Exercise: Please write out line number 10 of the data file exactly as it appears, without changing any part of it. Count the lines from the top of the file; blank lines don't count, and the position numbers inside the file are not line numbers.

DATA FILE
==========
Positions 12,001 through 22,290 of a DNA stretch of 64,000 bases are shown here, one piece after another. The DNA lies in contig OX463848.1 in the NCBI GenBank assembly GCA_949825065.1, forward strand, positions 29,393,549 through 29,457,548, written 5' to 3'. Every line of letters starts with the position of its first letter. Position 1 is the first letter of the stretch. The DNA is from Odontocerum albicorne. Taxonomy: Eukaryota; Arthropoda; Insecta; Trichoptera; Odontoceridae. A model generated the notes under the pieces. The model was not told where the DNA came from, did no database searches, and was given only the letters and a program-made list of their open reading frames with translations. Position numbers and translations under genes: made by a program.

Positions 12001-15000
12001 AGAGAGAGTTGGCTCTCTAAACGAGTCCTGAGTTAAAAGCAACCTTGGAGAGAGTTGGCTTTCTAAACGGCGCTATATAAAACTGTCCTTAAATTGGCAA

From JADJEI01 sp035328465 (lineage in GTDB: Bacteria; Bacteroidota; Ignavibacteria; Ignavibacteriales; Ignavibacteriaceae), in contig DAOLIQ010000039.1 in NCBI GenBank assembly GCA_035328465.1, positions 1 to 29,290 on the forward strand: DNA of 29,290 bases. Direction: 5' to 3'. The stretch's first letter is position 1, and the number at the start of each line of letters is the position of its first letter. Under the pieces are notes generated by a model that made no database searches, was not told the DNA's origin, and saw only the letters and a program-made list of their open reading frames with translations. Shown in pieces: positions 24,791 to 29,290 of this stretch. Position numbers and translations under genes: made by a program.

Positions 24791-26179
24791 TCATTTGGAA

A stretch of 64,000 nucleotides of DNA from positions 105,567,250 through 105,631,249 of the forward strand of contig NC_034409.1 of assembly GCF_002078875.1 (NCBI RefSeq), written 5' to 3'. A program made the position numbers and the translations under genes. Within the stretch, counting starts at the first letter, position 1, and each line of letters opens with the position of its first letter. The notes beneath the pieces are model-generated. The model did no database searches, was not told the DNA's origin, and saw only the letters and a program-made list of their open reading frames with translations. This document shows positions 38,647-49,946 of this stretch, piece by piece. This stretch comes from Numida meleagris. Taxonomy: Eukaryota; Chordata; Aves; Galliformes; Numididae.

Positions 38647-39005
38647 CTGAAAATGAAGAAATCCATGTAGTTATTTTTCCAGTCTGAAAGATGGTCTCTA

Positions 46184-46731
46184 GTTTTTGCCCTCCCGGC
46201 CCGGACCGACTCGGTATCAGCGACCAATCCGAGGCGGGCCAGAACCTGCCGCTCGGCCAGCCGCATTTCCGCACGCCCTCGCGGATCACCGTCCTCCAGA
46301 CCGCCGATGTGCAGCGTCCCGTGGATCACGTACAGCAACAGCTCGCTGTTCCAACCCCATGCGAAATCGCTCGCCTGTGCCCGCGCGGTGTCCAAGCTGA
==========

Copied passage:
Positions 46184-46731